What I did poorly: I'd written the book's sample before I ever put it on leanpub. Before a book is published you can collect contact and price information from those who are interested. However, once you publish and begin selling, you no longer have the ability to collect the previously mentioned information. I published and began selling my book immediately - and forfeited my chance to collect that information.
What I did well: I published early and often. I can't say enough nice things about leanpub. I've gotten tons of feedback on example style, writing style, typos, and content. One reader's suggestion to switch to Kevlin Henney's Java formatting style made my book enjoyable to read on a Kindle. I had twitter followers apologizing for "being pedantic and pointing out typos", and I couldn't have been happier to get the feedback. Each typo I fix makes the book more enjoyable for everyone. If you're going to write a book, get it on leanpub asap and start interacting with your audience.
What I learned from Refactoring: Ruby Edition (RRE): RRE contains errors, far too many errors. I vowed to find a better way this time around, and I'm very happy with the results. Every example test in the book can be run, and uses classes also shown in the book. However, writing about tests is a bit tricky: sometimes "failure" is the outcome you're looking to document. Therefore, I couldn't simply write tests for everything. Instead I piped the output to files and used them as example output in the book, but also as verification that what failed once continued to fail in the future (and vice versa). WEwUT has a script that runs every test from the book and overwrites the output files. If the output files are unchanged, I know all the passing examples are still correctly passing, and all the failing examples are still correctly failing. In a way, git diff became my test suite output. I'm confident in all the code found in WEwUT, and happy to be able to say it's all "tested".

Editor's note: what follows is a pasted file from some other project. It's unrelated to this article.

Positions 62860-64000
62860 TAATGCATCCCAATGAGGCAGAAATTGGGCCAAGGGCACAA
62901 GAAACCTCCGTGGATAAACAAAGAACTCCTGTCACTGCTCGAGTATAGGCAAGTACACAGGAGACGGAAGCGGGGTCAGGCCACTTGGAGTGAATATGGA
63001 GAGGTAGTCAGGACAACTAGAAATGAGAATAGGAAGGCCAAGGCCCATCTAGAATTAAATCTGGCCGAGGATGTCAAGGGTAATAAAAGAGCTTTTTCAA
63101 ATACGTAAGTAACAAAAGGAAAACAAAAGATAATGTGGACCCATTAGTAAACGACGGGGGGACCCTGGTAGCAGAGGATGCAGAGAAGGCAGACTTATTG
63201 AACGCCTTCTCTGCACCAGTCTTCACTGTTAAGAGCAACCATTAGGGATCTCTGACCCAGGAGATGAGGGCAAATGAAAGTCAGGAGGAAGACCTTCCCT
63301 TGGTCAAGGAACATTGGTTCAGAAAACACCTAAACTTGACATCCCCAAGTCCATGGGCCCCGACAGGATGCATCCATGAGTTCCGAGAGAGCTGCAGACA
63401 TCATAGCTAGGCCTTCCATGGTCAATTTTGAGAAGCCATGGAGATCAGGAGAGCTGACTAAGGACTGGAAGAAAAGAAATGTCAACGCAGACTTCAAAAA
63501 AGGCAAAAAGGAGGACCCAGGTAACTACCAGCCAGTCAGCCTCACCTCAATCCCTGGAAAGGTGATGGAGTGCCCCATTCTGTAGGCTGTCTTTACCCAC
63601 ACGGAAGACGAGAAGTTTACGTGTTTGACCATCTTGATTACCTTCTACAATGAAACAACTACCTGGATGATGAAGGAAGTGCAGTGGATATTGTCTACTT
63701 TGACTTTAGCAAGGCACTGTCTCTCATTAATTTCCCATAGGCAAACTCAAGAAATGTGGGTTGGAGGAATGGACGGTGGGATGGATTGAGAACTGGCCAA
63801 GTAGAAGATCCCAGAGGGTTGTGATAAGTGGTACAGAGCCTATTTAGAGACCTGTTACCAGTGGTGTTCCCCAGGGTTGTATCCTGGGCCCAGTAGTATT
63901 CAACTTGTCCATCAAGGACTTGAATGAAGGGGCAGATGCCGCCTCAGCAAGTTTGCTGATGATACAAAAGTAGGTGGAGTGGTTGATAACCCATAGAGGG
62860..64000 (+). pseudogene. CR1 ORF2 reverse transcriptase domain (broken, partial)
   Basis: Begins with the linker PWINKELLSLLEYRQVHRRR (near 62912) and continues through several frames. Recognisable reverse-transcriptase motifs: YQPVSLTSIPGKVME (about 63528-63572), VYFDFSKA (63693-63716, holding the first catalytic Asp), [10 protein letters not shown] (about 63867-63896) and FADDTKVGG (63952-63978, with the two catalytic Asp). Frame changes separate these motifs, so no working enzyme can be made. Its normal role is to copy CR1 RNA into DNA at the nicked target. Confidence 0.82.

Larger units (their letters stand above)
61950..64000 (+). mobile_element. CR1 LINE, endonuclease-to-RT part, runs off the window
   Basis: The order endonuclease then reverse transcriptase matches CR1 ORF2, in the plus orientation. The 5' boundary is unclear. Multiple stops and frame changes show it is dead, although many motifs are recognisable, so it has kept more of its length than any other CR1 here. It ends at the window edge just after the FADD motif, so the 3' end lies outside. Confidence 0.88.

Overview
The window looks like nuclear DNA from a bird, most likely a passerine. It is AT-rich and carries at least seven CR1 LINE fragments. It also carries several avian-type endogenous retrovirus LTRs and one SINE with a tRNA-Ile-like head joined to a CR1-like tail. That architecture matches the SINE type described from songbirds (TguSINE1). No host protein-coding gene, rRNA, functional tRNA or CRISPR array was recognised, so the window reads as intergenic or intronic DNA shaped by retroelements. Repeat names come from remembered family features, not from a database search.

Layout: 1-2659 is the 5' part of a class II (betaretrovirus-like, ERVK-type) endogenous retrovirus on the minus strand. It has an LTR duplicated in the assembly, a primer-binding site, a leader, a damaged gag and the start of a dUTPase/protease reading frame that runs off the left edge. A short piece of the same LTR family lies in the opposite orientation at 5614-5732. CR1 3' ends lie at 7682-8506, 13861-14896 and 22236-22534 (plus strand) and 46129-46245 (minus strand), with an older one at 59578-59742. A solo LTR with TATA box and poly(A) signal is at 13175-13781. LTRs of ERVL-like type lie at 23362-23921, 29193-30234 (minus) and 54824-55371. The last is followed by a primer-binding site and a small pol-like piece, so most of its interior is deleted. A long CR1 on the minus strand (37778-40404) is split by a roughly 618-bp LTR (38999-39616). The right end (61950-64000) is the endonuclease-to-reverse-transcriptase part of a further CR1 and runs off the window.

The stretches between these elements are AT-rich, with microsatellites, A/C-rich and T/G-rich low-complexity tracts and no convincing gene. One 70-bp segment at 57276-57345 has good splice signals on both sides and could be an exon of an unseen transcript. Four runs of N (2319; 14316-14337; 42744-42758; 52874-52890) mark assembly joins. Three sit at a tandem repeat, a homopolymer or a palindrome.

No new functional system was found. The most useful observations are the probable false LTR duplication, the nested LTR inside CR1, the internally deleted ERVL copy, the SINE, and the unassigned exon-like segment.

What's unclear: Using leanpub was great, but I'm not really sure how to get the word out any further at this point. I set up a goodreads.com page and many friends have been kind enough to tweet about it, but I don't really have any other ideas at this point. I've reached out to a few publishers to see about creating a paperback, and I suspect a print version will increase interest. Still, I can't help thinking there's something else I should be doing between now and paperback launch.
What's next: The rough draft is 100% complete, but I expect to continue to get feedback over the next month or so. As long as the feedback is coming in, I'll be doing updates and publishing new versions.
If you've already bought the book, thank you for the support. It takes 10 seconds to get a pdf of any book you want these days, and I can't thank you enough for monetarily supporting all the effort I've put into WEwUT. If you haven't bought the book, you're welcome to give the sample a read for free. I hope you'll find it enjoyable, and I would gladly accept any feedback you're willing to provide.